The Urban Wanderer

Crossing Borders ~ Bridging Cultures ~ Traveling Responsibly

Am I in Germany?

Our next stop was about a five hour drive to the town of Swakopmund. On the way we stopped at the thriving metropolis of Solitaire…which was just that! Namibia has no people. About 2.5 million in the entire country. 46[1]
Swakopmund is a cute town by the ocean. The Germans settled here years ago and all the architecture makes you believe you’re in a small German town. There’s an antique store which is fascinating. Some of the Namibian war medals had the swastika on them. Then there are also tons of tribal jewelry and weird animal artifacts.
Last night we celebrated a birthday of one of the lady’s who is in my group. The staff at the restaurant came out with a birthday cake and put on a real show with song after song like a traditional African choir. It was amazing!
I caused a Heather blunder last night. After thirty some years of taking a shower I have never had an issue, but last night I seemed to have flooded the entire bathroom. Water was about a half inch deep and this was from about a five minute shower. At about 11 at night I had the poor dude from the desk trying to mop up the room. The poor ‘Germanator’ was in her underwear hiding under the covers while this shy little guy was trying to clean up after yours truly. I asked to help, but clearly I’m more of a nuisance! 41[1]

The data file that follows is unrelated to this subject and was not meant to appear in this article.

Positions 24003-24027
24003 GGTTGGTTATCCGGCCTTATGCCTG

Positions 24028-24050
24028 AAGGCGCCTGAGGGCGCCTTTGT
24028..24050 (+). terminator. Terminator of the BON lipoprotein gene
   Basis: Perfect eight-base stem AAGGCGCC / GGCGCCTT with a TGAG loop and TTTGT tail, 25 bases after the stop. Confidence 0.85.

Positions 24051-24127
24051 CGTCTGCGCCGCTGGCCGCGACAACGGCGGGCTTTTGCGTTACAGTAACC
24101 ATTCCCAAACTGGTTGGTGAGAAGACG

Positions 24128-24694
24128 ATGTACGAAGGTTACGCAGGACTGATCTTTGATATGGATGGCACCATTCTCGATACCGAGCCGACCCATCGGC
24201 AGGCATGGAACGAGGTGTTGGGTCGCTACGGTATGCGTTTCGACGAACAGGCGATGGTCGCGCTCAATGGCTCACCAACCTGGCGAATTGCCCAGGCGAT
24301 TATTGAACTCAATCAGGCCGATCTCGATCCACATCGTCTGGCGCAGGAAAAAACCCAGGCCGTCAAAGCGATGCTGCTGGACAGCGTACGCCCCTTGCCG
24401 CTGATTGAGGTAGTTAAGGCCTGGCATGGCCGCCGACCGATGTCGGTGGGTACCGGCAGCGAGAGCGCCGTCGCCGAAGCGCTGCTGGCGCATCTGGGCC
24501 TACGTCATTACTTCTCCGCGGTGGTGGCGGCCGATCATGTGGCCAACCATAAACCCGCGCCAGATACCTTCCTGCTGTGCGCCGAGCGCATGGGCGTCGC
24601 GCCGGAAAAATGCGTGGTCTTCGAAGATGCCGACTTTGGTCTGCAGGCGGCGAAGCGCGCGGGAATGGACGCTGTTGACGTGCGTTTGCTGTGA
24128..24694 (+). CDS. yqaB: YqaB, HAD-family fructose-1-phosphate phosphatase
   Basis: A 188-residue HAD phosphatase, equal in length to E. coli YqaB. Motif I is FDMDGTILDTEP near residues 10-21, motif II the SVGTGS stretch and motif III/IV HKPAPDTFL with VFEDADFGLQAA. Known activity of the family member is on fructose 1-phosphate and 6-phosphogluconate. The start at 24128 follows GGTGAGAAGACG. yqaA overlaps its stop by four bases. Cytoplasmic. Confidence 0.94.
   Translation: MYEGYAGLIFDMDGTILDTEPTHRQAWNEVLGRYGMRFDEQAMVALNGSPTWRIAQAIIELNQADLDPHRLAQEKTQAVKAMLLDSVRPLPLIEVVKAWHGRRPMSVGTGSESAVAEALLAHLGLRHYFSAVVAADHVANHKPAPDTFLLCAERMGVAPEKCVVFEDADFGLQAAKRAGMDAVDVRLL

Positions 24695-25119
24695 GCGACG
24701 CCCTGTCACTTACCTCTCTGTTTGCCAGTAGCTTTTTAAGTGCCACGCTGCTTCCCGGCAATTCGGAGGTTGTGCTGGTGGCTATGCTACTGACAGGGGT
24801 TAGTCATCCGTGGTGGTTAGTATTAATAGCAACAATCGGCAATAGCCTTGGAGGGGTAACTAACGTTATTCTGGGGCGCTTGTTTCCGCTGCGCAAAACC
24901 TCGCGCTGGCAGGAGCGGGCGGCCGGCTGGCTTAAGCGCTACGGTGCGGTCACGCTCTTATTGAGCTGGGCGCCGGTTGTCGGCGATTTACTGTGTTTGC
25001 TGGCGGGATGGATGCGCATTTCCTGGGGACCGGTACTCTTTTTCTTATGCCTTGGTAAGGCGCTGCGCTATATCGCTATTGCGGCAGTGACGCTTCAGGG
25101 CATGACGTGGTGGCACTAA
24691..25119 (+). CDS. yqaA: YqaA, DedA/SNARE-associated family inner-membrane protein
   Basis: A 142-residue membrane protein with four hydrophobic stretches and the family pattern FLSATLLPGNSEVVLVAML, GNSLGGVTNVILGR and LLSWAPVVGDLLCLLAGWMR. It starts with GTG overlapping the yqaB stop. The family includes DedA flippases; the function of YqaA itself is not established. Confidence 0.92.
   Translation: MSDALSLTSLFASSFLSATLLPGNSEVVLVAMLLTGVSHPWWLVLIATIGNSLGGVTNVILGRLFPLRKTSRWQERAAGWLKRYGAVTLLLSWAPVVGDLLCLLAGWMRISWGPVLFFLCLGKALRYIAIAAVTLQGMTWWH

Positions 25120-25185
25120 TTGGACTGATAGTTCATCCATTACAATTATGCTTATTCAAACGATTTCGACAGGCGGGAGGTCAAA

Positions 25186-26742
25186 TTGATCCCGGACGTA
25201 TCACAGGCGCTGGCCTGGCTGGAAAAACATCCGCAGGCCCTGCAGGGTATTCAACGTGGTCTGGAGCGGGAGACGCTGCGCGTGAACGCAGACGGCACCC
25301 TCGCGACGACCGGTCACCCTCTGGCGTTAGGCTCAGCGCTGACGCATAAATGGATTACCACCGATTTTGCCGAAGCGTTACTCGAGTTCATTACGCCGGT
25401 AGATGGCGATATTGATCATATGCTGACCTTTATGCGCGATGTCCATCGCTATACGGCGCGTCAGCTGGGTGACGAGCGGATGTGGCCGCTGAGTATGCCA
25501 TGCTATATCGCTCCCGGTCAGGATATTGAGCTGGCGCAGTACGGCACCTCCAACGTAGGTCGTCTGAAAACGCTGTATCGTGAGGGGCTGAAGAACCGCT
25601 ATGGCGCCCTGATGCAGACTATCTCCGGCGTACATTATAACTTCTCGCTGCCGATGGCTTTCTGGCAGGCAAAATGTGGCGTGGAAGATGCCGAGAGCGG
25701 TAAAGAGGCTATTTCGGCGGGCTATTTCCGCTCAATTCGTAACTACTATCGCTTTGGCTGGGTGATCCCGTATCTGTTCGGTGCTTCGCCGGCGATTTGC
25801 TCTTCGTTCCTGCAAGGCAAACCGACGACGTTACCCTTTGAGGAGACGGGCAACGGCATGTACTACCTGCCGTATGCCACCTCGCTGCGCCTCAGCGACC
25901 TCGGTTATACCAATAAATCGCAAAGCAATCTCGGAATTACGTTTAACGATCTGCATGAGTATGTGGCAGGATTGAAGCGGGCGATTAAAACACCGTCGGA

This morning a few of us went up the coast with a local guide. This area is known as the Skeleton Coast. It has this name because there are only two small towns from here all the way up to Angola. As well, due to crazy weather patterns there is a wall of fog that makes it nearly impossible for ships to sail. The coastline is dotted with shipwrecks. It is a completely desolate area but super beautiful because the ocean meets the desert. The road we drove on looked like asphalt but it was actually salt. There are salt flats all around and at times the salt on the side of the road looked like snow drifts. 44[1]
We went to a place called Cape Cross where a sea lion colony of about 30 thousand live. From the distance the cape looked like black rocks, but as you got closer you could see all the little bodies moving around and sunning themselves. In December, the sea lions had their pups so there were so many cute little babies waddling around. Thousands were diving in the ocean and the barking back and forth from mother to baby which kept things entertaining. I could watch animals for hours. The smell was a bit intoxicating but other than that I was in heaven. There’s a bit of controversy in the area because locals still club the sea lions. Up the road you could buy oils and and purses! Yum!
While a bunch of my group have gone sky diving I opted for an afternoon of strolling around town and chilling out. As I get older, my fear factor meter has definitely gone up and I am learning to say no to activities instead of jump at the opportunity like I have in the past. Grey hair and fear…what else will age bring me?
Tomorrow it’s back to the bush. We are heading to Etosha to camp for two nights among all the big animals of Africa. Safari here we come!

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